The First-Year Board Member Experience

I decided to run for the board after some encouragement from friends I had made in the neighborhood. I was trying to get involved in the community as much as possible, and with board elections coming up, I thought it was a great opportunity.

Since joining the board, I have learned a lot. I have learned to apply my own personal skills, talents, and strengths for the betterment of the community I proudly call home. Here are a few of my main takeaways so far:

  1. A lot of residents do not have a solid understanding of the neighborhood rules and regulations. It is vital that the board members do have a good understanding of these rules to help conduct business, but also to answer questions as they come up. Investing the time as a volunteer to help educate the membership in a positive and proactive way will cut down on the number of misunderstandings that can result in “bad blood” between neighbors.
  2. You will get as much out of serving on the board as you put into it. It can be hard work serving on the board. Running a neighborhood is not easy. You can choose to just do the minimum or you can go out of your way to improve your neighborhood. For me, it is gratifying when projects are completed, and the neighborhood is better for it. Working closely with Management to ensure projects are properly planned and executed with little impact upon the membership is key.
  3. 2020 appears to have considerably impacted contractors and service providers in numerous ways. Being a first-year board member during a pandemic required considerable patience and understanding to handle schedule changes, supply shortages and other delays.
  4. Working with good outside resources is very important. Our management brings a lot of expertise to the table that us “regular” people do not have. There are a lot of processes in place to run the neighborhood that management assist with on a daily basis. There are also a multitude of legal matters that need to be considered, so having a knowledgeable attorney is crucial.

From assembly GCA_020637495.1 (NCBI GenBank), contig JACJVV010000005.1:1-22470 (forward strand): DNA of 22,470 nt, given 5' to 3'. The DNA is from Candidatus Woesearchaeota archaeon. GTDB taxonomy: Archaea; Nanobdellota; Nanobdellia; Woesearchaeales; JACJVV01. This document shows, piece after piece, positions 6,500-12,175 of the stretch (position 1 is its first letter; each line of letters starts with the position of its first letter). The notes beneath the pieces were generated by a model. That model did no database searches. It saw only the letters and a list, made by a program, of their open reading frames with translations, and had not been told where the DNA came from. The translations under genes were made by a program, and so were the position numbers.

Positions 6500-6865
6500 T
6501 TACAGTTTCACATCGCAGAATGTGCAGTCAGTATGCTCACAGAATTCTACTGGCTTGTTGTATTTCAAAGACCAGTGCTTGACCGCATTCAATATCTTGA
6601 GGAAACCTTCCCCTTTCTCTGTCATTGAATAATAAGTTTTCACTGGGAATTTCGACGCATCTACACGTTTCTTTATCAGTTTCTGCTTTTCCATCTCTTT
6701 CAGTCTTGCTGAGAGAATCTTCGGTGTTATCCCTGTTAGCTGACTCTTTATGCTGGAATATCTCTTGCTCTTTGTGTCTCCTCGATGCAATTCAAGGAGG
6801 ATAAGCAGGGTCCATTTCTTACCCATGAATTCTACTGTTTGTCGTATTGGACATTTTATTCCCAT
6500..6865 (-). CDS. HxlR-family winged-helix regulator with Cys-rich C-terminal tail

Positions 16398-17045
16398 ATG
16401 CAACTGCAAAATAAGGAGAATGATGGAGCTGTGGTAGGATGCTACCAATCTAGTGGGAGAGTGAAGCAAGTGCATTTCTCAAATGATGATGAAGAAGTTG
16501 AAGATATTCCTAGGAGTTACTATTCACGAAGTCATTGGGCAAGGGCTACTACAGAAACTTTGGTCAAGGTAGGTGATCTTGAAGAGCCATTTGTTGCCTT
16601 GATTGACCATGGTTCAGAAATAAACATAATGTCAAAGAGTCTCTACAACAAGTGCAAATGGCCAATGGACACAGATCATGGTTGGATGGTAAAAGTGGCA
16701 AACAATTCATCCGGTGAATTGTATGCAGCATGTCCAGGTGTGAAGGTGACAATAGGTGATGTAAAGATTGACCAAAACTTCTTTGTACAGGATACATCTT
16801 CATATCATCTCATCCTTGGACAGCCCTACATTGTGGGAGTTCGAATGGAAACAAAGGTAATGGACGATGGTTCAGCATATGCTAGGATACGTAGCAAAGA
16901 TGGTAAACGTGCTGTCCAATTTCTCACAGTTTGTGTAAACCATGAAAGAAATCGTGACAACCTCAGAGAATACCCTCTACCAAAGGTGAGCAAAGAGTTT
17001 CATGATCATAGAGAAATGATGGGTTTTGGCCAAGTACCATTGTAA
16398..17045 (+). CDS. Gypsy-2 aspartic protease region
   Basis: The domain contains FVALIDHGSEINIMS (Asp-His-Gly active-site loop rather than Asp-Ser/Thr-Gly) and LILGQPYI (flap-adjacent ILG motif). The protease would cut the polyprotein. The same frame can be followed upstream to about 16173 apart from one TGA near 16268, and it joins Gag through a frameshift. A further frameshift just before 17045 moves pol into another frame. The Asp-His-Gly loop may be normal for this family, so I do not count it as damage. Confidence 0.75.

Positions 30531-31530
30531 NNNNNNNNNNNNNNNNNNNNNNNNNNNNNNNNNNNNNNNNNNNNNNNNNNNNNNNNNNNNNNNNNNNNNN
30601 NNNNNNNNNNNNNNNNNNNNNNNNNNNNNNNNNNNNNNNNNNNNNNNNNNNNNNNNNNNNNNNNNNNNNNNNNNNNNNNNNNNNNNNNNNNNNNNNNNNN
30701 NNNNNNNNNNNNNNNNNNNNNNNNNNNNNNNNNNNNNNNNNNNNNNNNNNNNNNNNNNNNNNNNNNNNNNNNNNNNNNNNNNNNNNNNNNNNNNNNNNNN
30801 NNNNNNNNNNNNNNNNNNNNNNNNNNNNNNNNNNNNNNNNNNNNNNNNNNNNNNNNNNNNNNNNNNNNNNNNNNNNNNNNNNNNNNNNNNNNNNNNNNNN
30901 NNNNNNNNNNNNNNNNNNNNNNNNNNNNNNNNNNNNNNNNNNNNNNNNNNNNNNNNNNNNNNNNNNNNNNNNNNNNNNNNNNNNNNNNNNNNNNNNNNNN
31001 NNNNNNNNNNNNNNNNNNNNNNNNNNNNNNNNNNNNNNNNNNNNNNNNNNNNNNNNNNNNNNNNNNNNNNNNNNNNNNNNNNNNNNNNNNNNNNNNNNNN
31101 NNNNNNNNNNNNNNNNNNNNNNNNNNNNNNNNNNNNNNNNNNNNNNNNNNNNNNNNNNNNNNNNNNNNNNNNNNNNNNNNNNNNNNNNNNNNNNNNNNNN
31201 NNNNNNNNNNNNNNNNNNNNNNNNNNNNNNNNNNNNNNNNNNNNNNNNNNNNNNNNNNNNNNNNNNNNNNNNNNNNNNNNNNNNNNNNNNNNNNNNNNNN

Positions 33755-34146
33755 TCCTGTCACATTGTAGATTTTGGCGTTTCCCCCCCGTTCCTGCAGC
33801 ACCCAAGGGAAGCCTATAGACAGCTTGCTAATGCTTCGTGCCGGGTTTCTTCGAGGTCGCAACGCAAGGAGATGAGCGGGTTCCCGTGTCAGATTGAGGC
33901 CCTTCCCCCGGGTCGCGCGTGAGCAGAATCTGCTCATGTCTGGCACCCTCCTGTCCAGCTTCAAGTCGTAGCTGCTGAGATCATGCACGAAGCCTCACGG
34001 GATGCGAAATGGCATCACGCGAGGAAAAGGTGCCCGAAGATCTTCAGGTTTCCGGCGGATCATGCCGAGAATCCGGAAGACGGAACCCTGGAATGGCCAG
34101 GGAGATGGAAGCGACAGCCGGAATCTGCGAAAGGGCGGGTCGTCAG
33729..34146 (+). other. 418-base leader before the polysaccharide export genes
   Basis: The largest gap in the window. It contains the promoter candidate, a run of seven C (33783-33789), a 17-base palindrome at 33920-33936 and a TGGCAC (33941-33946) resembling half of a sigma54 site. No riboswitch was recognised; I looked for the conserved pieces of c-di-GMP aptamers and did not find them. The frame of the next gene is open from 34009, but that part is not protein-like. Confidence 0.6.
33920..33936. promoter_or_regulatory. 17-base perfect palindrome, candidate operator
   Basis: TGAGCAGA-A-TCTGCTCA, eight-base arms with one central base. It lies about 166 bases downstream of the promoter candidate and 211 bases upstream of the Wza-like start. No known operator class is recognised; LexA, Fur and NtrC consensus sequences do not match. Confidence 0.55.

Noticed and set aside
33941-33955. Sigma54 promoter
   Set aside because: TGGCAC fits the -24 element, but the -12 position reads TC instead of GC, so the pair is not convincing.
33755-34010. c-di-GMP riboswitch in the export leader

5. Things take time! As a homeowner in a community, one may wonder why it takes “so long” to get resolution to a matter or complete an improvement project. Or amend the documents or adopt a resolution. Boards are comprised of volunteers. They have lives outside of being a board member. Our Board meets only 6 times a year. With a full meeting agenda and the confines of the budget, the legal recorded documents, state legislation, contractor schedules and availability and the list goes on and on…things just take time in the world of community associations.

I would recommend volunteering as a board member or a committee member to folks who really want to get involved and work hard to improve their community. It is not easy, and it can be a lot of work. However, it is also very rewarding knowing you have helped improve your neighborhood and increased the neighborhood value in the process.

By Jake Mauck

Jake is a first-year member of the Westbrook Court Condominium board of directors in Fairfax, VA managed by Cardinal Management Group, Inc. Having lived in the Fairfax area his whole life, graduating from JMU in 2017, he and his wife moved to Westbrook in 2019. He was elected to the board of directors in 2020.